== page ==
That should translate into more speed as you start the turn / dive. The steeper trim should affect the speed that you can generate in the turn / dive.

This is meant mostly as a question to those with experience with this technique on longer risers.

Maybe I'm behind the curve, but I just prefer to start with one riser and add the 2nd riser and harness input as needed during the turn. But I could see where the longer risers could provide more potential speed due to the pilot's ability to affect the trim.

The reason for starting on double fronts and letting one up slowly is to achieve the equivalent of a flat turn on toggles; that is a controlled slow turn to start. In essence the ideal is to accelerate the rate of turn as you turn to provide constant force, and not allow the canopy to recover prematurely. I (like many) find this easier to achieve using this technique.

It's harder to start a slow controlled turn using just one riser as it's easy to put too much input in too early.

Given the above, I don't think this has anything to do with trim; rather longer risers just provide the pilot the ability to put more force into the turn, which generates more speed.


P-dro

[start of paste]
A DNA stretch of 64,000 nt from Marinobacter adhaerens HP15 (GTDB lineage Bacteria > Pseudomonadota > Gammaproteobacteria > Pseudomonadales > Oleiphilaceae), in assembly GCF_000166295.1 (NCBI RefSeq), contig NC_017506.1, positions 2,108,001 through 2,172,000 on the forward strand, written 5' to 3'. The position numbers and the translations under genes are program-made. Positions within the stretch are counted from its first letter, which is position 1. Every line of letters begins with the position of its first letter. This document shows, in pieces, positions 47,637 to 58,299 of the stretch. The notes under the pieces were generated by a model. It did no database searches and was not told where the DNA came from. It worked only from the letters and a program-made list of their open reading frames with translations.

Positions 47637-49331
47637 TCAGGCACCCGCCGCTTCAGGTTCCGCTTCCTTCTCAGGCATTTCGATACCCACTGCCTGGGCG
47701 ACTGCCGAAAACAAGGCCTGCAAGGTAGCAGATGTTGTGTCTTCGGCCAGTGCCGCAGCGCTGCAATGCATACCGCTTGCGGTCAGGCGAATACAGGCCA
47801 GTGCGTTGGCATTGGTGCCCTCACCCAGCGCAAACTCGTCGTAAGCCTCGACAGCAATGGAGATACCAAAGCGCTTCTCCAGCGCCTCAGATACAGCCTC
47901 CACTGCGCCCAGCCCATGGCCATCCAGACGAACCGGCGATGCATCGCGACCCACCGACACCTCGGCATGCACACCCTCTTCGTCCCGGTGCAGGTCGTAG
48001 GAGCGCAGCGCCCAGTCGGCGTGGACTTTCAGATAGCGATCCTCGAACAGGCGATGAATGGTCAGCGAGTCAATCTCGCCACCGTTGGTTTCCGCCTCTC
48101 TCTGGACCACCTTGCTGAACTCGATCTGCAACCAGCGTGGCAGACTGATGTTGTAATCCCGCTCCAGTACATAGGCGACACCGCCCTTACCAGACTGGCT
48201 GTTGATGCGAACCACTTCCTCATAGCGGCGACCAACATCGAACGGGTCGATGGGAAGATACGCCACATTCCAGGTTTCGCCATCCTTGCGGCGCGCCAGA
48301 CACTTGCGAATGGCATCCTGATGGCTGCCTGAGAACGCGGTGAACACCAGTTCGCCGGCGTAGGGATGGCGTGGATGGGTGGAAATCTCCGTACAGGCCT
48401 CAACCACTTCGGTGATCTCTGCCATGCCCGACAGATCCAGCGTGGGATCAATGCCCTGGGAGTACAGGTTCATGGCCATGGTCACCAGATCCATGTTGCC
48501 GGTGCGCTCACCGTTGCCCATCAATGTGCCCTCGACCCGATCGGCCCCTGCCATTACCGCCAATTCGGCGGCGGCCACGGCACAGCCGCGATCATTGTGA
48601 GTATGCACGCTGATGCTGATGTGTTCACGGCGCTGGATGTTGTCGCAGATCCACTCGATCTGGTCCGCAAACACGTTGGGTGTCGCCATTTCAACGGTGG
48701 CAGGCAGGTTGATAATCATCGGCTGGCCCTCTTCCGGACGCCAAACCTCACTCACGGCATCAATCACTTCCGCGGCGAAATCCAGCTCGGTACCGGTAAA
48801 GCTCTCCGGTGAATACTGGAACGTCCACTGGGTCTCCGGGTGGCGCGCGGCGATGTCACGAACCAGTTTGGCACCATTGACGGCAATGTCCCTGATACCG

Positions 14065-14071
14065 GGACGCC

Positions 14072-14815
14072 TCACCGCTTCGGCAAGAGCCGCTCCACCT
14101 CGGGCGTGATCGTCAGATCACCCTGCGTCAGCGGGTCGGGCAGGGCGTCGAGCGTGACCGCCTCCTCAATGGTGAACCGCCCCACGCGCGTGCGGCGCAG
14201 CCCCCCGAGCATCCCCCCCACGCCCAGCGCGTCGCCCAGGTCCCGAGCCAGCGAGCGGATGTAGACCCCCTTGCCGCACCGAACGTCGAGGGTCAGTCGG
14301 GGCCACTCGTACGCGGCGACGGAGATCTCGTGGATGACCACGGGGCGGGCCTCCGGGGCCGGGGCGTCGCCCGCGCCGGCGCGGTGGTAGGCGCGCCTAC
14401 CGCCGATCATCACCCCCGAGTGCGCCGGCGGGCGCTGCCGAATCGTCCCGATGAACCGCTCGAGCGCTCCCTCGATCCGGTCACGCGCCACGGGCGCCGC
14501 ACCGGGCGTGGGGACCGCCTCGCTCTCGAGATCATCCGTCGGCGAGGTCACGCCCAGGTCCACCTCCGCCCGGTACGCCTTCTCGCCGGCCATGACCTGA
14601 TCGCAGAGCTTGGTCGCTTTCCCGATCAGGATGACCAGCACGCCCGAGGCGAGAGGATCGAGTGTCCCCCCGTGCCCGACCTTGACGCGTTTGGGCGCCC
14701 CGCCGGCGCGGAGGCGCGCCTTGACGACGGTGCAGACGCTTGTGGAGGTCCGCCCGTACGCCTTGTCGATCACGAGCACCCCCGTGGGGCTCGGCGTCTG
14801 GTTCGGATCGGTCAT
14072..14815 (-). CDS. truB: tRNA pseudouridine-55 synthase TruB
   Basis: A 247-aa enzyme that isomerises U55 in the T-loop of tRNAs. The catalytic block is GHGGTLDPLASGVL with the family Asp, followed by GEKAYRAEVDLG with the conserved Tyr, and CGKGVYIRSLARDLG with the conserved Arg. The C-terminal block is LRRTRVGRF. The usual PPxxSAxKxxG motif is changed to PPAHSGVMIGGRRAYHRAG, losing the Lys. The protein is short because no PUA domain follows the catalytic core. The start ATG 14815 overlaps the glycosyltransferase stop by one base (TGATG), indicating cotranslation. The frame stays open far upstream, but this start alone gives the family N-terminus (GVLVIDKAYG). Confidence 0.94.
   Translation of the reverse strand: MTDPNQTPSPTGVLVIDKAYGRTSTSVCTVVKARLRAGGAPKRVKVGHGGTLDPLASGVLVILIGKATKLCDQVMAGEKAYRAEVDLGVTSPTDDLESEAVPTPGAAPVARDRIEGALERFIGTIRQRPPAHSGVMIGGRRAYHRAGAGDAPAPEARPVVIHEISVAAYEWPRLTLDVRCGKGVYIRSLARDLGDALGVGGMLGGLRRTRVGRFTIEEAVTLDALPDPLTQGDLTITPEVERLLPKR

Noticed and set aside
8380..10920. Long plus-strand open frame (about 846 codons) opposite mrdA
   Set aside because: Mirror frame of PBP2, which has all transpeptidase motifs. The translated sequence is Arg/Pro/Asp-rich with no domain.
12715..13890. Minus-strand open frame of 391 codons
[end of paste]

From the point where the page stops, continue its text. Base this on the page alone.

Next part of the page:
Nov 7, 2011, 3:31 AM
Post #24 of 34 (6653 views)
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Re: [DaVinciflies] Riser length advantages/disadvantages Longer vs shorter [In reply to] Can't Post

In reply to:
In reply to:
1. Increasing /decreasing riser length has no effect on the recovery arc of a given canopy as the planform and trim will remain unchanged.

I still disagree with this, as line length is used by canopy designers to affect the recovery arc of a canopy.
I completely disagree too, I recently changed from 19" to 22", and the difference is recovery arc is clear. I suppose the impact must be different on different canopy, though... I guess the transition between short to long risers must be more noticeable than long to very long too....


(This post was edited by P-dro on Nov 7, 2011, 3:35 AM)


hparrish  (D 25090)

Nov 7, 2011, 9:04 PM
Post #25 of 34 (6537 views)
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Re: [ianmdrennan] Riser length advantages/disadvantages Longer vs shorter [In reply to] Can't Post

+1